as soon as i book them out you will receive DHL confirmation emails in the normal way

kind regards



UPDATE: 17FEB22 - 35 micron screens have arrived.  the back orders are being filled today.  when i wake up in the morning, friday in new zealand, i will be booking them out thursday evening UK time, to leave on friday uk time

An experiment: Ten years of drinking almost entirely single origin espresso

by Reiss Gunson on Saturday, 30 October 2021 12:13

Please note that what i have written below only relates to espresso

Having pursued single origin espresso for the last ten years in something of a search for excellence i have reached a conclusion, perhaps heretical to some, but never mind.  It is absolutely the case that there are some fabulous off the charts single origin/single estate/microlot espresso roasts in existence.  They are an absolute joy to experience, in many cases delivering flavours in the cup that you might not have thought coffee could deliver.  Almost always i order 1 kilo of any coffee so i get to taste it change from when it is just a few days post roast to when it is several weeks post roast, and tasting this progression is very helpful if you want to understand the roast and detect which flavour notes drop out as the coffee ages and which notes appear from the background that were not noticable when the coffee was at its freshest

However as much fun as it is discovering these single origin gems, and i will still be buying single origins that strike me as interesting, i have found that i have tired of their one dimensional aspect which is almost always present.  after ten years of single origin i am tired of a single off the wall flavour note that i never expected to taste in a coffee.  now i want those flavour notes but i want the full orchestra, i want balance.  i wanted perhaps two or three of these off the wall flavours carefully chosen by an expert coffee roaster to compliment each other in the way that heston blumenthal does with food.  what do i want?  i want a blend.  not a traditional coffee blend which is shorthand in the industry for penny pinching and trying to flog low grade coffee at a premium, the proverbial silk purse from a sow's ear, but a blend of single estate and microlot speciality coffees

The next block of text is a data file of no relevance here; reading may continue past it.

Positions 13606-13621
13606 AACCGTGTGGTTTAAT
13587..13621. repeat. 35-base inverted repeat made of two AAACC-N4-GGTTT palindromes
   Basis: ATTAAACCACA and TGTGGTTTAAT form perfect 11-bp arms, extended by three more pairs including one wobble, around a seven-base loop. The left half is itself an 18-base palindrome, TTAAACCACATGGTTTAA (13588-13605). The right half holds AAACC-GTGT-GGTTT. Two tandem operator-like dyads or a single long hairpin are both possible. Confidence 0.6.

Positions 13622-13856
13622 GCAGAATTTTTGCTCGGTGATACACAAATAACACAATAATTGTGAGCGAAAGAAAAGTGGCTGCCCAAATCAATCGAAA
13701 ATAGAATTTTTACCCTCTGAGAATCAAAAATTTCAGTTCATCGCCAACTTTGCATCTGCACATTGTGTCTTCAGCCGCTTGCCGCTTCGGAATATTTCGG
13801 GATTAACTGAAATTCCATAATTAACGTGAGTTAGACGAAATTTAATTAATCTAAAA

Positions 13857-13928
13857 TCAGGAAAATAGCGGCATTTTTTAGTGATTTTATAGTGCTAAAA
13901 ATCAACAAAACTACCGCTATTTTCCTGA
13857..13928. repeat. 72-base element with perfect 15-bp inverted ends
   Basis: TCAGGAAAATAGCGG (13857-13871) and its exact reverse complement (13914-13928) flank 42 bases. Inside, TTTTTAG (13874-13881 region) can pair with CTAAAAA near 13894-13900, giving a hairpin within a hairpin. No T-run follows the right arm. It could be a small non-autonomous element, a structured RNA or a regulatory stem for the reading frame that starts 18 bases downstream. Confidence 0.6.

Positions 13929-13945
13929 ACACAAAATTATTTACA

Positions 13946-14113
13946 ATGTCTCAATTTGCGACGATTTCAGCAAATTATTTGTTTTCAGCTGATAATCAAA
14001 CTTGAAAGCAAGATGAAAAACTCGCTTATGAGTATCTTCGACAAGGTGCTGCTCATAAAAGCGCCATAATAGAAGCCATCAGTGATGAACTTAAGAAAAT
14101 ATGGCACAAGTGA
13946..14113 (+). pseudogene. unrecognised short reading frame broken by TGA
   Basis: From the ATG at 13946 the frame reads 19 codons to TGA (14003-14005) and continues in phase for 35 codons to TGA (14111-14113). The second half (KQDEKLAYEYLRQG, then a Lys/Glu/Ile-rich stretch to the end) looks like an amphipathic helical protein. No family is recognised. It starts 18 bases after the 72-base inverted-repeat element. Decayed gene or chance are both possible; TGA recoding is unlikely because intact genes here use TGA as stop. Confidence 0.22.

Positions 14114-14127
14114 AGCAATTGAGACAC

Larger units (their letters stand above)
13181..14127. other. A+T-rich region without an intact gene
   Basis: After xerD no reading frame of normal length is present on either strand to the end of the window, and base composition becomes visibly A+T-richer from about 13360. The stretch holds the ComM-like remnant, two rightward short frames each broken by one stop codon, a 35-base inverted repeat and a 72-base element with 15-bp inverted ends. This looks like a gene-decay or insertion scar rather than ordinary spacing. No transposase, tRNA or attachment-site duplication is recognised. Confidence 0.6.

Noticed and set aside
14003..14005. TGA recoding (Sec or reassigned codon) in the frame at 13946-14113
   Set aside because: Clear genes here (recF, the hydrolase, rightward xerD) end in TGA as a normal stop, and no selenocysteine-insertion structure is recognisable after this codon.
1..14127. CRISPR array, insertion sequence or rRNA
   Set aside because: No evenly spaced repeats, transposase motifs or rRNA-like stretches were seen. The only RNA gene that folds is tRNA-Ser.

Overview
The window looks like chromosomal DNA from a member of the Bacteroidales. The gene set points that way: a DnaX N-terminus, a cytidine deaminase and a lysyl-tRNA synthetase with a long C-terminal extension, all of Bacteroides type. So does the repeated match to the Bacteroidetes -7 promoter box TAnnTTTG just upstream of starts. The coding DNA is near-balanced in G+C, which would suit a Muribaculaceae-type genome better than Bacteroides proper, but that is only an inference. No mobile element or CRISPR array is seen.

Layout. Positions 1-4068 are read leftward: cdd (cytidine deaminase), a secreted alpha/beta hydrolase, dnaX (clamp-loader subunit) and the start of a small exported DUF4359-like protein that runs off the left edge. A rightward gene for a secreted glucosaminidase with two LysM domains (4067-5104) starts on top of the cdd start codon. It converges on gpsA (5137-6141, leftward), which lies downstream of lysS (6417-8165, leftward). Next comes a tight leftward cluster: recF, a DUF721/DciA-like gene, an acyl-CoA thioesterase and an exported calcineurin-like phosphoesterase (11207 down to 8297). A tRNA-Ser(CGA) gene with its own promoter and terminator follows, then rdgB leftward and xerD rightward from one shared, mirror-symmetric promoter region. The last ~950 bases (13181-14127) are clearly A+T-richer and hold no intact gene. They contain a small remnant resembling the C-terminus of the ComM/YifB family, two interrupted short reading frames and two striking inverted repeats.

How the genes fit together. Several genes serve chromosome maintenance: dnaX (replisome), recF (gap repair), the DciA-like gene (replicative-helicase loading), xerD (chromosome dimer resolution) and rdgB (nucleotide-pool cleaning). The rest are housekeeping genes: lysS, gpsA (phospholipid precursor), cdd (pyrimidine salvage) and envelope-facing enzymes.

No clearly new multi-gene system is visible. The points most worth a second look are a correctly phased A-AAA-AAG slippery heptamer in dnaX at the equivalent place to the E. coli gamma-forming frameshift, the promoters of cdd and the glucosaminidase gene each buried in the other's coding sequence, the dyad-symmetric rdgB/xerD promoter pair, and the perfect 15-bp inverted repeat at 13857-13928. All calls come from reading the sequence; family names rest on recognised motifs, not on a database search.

The leads into my next thought.  in a good number of cities in the world there are now a good number of great coffee roasters; competition between them is high.  i think they need a new trick, a new product offering, and here is what i think that new product offering could be.  perhaps some are already doing it, i dont know